High-risk areas flagged in evaluation of Boston Public Schools' data systems

The sign for the Boston Public Schools headquarters in Nubian Square. (Jesse Costa/WBUR)
The sign for the Boston Public Schools headquarters in Nubian Square. (Jesse Costa/WBUR)

An independent review has found that data collected and managed by Boston Public Schools contains large amounts of missing and incomplete information that could compromise the quality of services for students, from up-to-date special education plans to timely bus transportation.

The report, which was released Friday, evaluated seven different “data domains” managed by Boston Public Schools (BPS), including student enrollment and exits, on-time bus performance, student discipline and support for English learners and special education students.

It flagged two domains as particularly high-risk for lack of supporting documentation or accurate reporting: student withdrawals from schools — which affects the integrity of the statewide four-year graduation rate — and reported student restraints — specifically students restrained when posing “imminent threat” of harm to themselves or others.

“Challenges with accountability, communication and training, focus, and manual processes impact data quality and are critical context when considering potential opportunities for improvement,” states the report conducted by Ernst & Young  consultants.

The data review is part of an ongoing state-mandated school improvement plan for Boston Public Schools. The plan was brokered last summer between city officials and the Massachusetts Department of Elementary and Secondary Education (DESE) to prevent takeover of the school district. The district serves roughly 46,000 kids, nearly two-thirds of whom are low-income, a third of whom are English learners and nearly a quarter of whom are kids with special learning needs.

"A better functioning central office as well as a commitment from elected officials and the BPS School Committee is required to enable the change our students deserve."

Massachusetts Education Commissioner Jeff Riley

The plan, which expires in June 2025, includes key benchmarks and target dates for improvement in areas such as student safety, transportation, facilities, special education and English language learner services and data collection practices.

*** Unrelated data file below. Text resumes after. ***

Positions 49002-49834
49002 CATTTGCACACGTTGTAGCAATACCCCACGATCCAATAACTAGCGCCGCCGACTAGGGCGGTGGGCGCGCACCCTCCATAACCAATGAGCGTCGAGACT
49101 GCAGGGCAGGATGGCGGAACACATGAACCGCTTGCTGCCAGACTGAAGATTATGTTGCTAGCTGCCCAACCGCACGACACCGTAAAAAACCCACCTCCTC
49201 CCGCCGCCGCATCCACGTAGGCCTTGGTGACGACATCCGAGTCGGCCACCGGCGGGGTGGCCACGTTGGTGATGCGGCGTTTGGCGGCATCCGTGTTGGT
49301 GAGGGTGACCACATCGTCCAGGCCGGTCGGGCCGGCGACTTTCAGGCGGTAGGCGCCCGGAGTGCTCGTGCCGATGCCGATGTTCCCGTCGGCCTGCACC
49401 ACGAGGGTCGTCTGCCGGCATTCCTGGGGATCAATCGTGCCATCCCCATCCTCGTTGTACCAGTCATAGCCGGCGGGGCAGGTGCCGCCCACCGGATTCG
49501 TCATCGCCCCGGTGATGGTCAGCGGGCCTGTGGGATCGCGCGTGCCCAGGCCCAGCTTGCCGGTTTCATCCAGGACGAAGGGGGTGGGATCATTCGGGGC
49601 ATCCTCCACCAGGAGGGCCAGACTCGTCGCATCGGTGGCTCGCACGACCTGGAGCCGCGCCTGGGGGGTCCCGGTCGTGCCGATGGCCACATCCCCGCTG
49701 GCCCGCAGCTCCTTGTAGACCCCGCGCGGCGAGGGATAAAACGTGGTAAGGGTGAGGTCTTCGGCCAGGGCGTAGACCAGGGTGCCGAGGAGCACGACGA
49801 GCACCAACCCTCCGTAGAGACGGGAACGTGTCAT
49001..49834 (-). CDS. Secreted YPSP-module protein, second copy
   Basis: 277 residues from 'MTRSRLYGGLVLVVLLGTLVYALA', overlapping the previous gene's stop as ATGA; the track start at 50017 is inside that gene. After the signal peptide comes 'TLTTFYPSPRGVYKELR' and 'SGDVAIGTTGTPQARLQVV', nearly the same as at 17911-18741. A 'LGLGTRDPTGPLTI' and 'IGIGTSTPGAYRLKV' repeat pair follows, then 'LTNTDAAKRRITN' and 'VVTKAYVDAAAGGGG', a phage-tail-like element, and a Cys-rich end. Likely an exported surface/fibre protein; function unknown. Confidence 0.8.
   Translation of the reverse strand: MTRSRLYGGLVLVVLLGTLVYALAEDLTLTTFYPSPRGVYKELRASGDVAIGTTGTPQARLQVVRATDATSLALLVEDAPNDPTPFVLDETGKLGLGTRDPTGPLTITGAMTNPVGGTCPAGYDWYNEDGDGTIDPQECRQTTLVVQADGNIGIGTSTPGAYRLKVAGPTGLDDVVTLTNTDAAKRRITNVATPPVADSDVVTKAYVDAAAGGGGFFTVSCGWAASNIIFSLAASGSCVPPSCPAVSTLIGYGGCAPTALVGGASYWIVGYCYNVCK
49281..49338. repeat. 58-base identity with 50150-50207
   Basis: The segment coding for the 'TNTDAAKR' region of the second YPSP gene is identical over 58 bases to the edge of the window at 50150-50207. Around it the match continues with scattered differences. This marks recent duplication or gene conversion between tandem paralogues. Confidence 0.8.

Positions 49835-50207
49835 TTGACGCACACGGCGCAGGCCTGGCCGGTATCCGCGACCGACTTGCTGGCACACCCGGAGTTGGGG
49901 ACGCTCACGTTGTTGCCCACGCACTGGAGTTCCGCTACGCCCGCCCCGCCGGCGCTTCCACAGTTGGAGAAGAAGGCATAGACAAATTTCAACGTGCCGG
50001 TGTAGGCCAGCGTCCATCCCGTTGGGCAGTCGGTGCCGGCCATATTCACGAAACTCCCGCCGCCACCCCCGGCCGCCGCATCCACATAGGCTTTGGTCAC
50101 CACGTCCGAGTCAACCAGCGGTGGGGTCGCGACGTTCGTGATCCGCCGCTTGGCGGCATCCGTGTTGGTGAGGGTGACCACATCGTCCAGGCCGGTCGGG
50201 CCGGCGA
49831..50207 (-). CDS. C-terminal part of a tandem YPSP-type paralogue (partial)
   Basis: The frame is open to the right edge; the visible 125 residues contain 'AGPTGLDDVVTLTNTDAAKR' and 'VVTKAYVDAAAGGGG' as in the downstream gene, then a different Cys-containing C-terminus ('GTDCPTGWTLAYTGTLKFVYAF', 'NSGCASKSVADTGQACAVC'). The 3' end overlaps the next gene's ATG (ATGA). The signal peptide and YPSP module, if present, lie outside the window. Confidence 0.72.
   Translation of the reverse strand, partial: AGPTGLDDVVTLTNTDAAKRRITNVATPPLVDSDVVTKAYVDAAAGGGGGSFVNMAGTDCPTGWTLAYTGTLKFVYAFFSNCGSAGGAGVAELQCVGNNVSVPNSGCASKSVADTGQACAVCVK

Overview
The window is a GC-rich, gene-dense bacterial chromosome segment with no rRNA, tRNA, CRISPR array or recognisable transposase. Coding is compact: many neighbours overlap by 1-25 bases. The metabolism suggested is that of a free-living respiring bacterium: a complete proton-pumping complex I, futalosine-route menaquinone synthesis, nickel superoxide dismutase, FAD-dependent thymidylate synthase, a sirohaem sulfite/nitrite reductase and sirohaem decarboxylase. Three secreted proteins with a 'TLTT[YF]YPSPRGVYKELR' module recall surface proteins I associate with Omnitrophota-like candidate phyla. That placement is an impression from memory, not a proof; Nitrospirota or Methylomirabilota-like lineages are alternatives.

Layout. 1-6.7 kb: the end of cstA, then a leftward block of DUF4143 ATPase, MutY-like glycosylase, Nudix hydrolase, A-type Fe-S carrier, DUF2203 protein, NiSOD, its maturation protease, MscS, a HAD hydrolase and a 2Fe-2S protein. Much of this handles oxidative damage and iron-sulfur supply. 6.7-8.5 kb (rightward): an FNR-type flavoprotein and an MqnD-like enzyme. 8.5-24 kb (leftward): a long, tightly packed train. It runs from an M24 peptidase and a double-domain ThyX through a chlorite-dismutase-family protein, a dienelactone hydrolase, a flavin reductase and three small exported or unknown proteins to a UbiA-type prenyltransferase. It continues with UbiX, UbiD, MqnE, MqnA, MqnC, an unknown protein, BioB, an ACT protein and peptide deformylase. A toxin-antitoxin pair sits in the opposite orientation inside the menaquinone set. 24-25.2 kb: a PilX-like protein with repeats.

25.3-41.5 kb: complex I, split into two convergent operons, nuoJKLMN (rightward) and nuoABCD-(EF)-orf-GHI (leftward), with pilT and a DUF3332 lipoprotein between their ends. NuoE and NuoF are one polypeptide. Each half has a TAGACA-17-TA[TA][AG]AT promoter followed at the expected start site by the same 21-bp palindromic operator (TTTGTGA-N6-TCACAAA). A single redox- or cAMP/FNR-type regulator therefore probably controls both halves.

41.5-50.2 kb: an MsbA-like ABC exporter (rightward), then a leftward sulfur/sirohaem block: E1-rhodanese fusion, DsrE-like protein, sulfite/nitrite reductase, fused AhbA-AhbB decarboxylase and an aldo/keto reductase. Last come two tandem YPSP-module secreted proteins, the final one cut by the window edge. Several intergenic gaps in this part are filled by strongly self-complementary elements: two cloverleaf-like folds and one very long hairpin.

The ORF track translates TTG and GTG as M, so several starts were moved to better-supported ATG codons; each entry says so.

For the data systems review, consultants focused on the 2021-22 school year. They flagged weak oversight, insufficient communication and training, and reliance on manual entry as barriers to accurate data-keeping in some cases.

The report identified that BPS accepts data “as is” from school-level reports without validating completeness or accuracy, and reports up to DESE with limited or no prior review. At some schools, data roles comprise just a “small element” of a staffer’s job and might be deprioritized, the report added.

Some BPS processes rely on “manual entry into Google sheets” and this duplication leaves room for error, the report said.

In enrollment tallies, among a sample size of 100 student withdrawals, 80% of entries lacked "required supporting documentation," according to the report. BPS collects and reports student enrollment and withdrawal information to DESE, which relies on this data to calculate the statewide graduation rate. A student who leaves to go to another school is considered a "transfer," while a student who exits school to enter the workforce is considered a "drop-out." These categories impact figures used to calculate graduation rate, a key education metric for the state.